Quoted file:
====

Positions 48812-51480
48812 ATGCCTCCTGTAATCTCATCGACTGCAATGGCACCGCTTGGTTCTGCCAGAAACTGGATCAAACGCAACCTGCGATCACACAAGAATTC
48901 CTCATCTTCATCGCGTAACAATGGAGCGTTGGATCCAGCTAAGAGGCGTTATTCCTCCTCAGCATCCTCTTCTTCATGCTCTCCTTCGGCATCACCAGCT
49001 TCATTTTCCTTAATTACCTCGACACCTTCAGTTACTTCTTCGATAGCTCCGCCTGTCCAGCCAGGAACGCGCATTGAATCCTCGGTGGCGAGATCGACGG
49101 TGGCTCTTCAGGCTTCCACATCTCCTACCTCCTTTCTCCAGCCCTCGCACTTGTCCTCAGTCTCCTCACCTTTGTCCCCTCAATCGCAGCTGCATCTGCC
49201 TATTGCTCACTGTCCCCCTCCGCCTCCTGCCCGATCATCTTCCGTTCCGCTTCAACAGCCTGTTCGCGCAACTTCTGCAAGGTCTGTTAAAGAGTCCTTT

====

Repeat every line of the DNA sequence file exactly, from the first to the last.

Positions 48812-51480
48812 ATGCCTCCTGTAATCTCATCGACTGCAATGGCACCGCTTGGTTCTGCCAGAAACTGGATCAAACGCAACCTGCGATCACACAAGAATTC
48901 CTCATCTTCATCGCGTAACAATGGAGCGTTGGATCCAGCTAAGAGGCGTTATTCCTCCTCAGCATCCTCTTCTTCATGCTCTCCTTCGGCATCACCAGCT
49001 TCATTTTCCTTAATTACCTCGACACCTTCAGTTACTTCTTCGATAGCTCCGCCTGTCCAGCCAGGAACGCGCATTGAATCCTCGGTGGCGAGATCGACGG
49101 TGGCTCTTCAGGCTTCCACATCTCCTACCTCCTTTCTCCAGCCCTCGCACTTGTCCTCAGTCTCCTCACCTTTGTCCCCTCAATCGCAGCTGCATCTGCC
49201 TATTGCTCACTGTCCCCCTCCGCCTCCTGCCCGATCATCTTCCGTTCCGCTTCAACAGCCTGTTCGCGCAACTTCTGCAAGGTCTGTTAAAGAGTCCTTT